Despite the good experiences, there are also cases where users, especially women, suffered bad experiences. Angélica and Lyyti had negative experiences in their real-life encounters. After meeting a neighbor through Tinder, Angélica found out that he had a wife and a newborn child he had not told her about.
Lyyti faced a violent situation with a guy when she met him for the first time. “He tried to strangle me, I guess in a sexy, fun way? I did not find it sexy or fun. I never met him again.”
Even though many users considered no differences in the practices of men and women while using the app, it was intriguing that many female interviewees expressed they use different strategies to avoid uncomfortable situations.
For example, identifying potential unwanted profiles (“there are weirdos everywhere, you need to learn how to identify them – and you gain experience with time – and how to avoid them”), elaborating a profile according to your interests (“I wrote a long description because I consider it important, especially when you are looking for something in particular. In my case avoid people who are only looking for one-night stands”), and have a protocol for the first dates (“to meet someone that doesn’t belong in your social network could be dangerous, so it is always an adventure. That’s why you should meet in a public place, never in your own house, or the other person’s house”).
None of the interviewed men mentioned any event related to violence or risk. Maybe the platform just replicates the behaviors of the offline world? Our interviewees mentioned behaviours associated with traditional gender roles. Some examples were passive-active roles (“women tend to be pickier because they are “chased”, and men have to do the chasing”), abusive behavior (“there was too much showing-off and pressure”), and plain machismo (“being a girl on Tinder is a lot worse than being a guy. Girls are quickly insulted and reduced to macho comments”).
According to Yan Asadchy, researcher of online dating culture, although some traditional roles are replicated within these platforms, there is an increasing demand in power for women. For example in India, the female audience is commonly facing straight-up and intolerable harassment, Asadchy says.
This motivated Tinder to implement a “My Move” feature that allows women to choose only they can start conversations after a match. This decision is highly coherent with the design of Bumble, the application that empowers women by putting them in a position where they can decide if they want to write their match or not.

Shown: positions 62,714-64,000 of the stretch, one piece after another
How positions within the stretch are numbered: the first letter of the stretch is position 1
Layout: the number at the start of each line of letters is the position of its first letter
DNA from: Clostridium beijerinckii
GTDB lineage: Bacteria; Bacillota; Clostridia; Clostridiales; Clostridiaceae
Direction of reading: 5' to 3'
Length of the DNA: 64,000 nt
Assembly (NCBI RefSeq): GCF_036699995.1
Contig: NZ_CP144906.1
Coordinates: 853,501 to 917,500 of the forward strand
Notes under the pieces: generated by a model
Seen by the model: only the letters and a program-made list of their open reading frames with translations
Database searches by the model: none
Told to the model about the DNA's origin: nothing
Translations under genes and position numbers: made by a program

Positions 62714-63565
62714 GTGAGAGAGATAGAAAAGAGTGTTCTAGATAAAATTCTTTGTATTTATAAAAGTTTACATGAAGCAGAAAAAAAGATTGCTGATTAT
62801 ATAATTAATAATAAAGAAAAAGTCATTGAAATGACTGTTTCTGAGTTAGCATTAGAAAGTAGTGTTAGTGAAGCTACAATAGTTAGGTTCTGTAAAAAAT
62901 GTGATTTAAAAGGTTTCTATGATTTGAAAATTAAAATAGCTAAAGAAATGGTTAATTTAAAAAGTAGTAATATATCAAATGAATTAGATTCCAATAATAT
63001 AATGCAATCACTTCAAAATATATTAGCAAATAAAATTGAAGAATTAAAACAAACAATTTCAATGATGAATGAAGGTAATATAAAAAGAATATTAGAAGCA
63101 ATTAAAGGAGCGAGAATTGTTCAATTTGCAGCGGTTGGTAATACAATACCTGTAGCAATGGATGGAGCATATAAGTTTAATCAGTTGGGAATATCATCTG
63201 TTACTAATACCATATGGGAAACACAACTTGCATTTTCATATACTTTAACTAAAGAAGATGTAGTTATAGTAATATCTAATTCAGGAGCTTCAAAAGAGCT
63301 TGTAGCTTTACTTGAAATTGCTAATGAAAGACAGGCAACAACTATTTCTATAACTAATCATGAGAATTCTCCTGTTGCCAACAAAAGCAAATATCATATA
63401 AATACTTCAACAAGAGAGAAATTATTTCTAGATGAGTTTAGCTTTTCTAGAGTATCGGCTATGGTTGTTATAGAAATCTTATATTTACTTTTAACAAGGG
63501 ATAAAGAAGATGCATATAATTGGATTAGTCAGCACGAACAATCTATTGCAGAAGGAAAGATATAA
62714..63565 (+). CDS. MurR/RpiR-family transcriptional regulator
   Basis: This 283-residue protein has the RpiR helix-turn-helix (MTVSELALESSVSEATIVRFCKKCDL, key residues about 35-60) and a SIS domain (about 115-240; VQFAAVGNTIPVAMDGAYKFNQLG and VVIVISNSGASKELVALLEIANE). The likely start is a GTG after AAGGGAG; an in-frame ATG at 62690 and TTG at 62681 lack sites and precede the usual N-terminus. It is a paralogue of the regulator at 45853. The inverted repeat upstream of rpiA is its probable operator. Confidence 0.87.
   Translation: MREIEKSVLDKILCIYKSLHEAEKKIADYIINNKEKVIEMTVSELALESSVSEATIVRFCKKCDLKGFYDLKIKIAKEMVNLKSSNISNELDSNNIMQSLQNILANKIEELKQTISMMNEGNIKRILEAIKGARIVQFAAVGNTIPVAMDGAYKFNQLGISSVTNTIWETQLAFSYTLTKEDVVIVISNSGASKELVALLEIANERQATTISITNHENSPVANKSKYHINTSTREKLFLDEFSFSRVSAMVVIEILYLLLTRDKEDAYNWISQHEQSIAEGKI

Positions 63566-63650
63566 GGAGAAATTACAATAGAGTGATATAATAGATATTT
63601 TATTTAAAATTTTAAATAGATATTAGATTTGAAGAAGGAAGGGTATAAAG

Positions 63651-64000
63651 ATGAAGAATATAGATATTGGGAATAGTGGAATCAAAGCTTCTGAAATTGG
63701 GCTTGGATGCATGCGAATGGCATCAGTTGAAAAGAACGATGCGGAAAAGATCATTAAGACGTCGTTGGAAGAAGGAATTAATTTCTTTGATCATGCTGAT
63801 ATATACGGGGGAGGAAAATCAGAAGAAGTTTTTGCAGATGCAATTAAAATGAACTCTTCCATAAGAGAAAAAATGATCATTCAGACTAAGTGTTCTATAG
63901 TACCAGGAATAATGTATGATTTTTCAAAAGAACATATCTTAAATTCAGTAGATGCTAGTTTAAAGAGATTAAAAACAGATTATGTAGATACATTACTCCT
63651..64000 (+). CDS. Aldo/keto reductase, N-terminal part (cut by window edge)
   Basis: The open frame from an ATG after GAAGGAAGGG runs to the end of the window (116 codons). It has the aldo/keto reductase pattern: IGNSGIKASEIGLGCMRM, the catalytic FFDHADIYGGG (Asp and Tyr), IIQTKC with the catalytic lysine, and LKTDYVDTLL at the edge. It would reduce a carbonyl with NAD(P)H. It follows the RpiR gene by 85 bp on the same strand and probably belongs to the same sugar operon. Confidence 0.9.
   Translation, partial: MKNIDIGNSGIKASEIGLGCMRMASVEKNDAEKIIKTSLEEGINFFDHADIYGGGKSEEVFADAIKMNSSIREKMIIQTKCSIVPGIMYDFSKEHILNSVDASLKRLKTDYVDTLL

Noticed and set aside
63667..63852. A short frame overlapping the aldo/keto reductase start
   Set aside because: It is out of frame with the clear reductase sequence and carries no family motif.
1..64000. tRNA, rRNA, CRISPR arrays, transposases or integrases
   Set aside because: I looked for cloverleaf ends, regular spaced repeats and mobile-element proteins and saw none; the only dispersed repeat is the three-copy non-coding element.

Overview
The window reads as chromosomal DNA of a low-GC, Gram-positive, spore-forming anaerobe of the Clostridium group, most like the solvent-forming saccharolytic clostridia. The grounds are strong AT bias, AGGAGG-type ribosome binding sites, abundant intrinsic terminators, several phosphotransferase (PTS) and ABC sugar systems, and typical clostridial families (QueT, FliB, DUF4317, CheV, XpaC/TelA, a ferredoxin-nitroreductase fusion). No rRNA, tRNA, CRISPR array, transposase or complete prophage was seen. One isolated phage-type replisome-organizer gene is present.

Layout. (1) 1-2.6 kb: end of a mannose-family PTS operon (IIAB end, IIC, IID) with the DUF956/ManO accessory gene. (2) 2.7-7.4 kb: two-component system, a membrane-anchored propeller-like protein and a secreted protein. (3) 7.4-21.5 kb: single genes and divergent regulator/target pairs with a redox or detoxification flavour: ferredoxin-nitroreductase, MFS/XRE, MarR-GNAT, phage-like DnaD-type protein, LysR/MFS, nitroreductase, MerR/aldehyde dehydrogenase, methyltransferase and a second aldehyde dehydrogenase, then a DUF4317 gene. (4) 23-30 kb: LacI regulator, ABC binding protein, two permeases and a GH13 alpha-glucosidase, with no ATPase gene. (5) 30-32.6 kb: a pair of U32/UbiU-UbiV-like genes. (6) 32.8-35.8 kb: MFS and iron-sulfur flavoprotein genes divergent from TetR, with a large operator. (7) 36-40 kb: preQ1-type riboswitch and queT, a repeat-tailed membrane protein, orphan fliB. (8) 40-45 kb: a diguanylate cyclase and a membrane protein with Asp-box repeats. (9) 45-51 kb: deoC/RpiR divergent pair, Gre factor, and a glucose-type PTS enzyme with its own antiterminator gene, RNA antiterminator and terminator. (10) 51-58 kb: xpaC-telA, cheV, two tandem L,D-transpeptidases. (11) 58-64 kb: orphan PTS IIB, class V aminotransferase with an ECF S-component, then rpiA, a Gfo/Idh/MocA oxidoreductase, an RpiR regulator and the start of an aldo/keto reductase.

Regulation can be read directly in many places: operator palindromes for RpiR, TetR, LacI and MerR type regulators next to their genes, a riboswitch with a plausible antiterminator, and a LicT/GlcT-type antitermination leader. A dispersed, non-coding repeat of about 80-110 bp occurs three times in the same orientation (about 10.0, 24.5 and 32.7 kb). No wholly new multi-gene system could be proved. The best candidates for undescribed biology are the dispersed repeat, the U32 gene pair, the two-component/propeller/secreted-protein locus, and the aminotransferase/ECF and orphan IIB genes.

On the contrary to heterosexual users, Fernando and Raija found that gay users may find the use of Tinder easier. For example, Raija found a more relaxed space to develop her curiosity. “I got interested in the same gender and found it very easy to use to Tinder: otherwise there’s a heteronormativity in society. We need to ask people who they’re interested in.”
Similarly, Fernando considered that “there might be roles that heterosexual users have using the app: who approaches whom first, who asks whom out first, and so on. This mirrors heteronormative social roles of men and women. Queer users, on the other hand, tend to disregard these roles.”
The core of Tinder
In an article of 2013, the columnist A. David claimed that Tinder does something “no previous app or dating site ever has before: it makes everyone feel okay about hooking up with near-strangers.”
Even though many interviewees met their long-term partners on Tinder, for Yan Asadchy the design of the Tinder’s interface might drive you away from achieving this goal. “Maybe they really want to find a long-term romantic relationship, but the design of Tinder invites you to behave in a different way.”
In a study about the swipe logic of Tinder, the authors defend that the almost exclusively image-based interactions, the scarce information, the binary response (like or not like), and the awareness of depending on the others according to your location, creates a tension between desire and anxiety.
One swipe after another, the selection can become addictive. In that cycle individuals are diluted, they become a part of the mass. Or as Lyyti says: “the massive ‘selection’ of people that Tinder brings to your fingertips might make other people seem more disposable.”
Dating always causes tension. While both agree to spend some time together, no one knows exactly what the other is expecting. So, the tension between expectations and possibilities of differences are constant. However, on Tinder that complexity is reduced to a simple swipe, a match and a few lines, before making potential contact. Maybe that explains some of our interviewee’s criticism of Tinder.
For instance, for Ramon the app creates a superficial image of people. He thinks that “overused conversations become meaningless and fail to portrait either of the participants as a person”. On the other hand there is Irma: “communicating through the app made it easier for me to be indifferent towards others and not really care what they thought about me.”
Despite criticism of scholars or users, Tinder is here to stay. The more than 50 million users of the app prove that. So, next time someone brings Tinder up in a conversation, assume nothing and listen. Maybe you will find as many interesting stories as I found while writing this article.